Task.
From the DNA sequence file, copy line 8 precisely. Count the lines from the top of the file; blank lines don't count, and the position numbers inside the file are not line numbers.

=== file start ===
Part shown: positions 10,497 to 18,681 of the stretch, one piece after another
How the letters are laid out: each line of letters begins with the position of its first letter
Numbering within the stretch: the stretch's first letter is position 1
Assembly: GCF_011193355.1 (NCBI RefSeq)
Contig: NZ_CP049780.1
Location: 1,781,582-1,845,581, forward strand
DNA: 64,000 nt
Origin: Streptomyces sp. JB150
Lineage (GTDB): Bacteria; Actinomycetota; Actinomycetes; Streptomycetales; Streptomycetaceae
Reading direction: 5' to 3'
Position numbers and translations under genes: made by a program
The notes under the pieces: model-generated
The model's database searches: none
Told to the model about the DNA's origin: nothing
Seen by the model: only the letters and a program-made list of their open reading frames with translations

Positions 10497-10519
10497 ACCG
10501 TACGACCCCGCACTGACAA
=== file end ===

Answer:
Origin: Streptomyces sp. JB150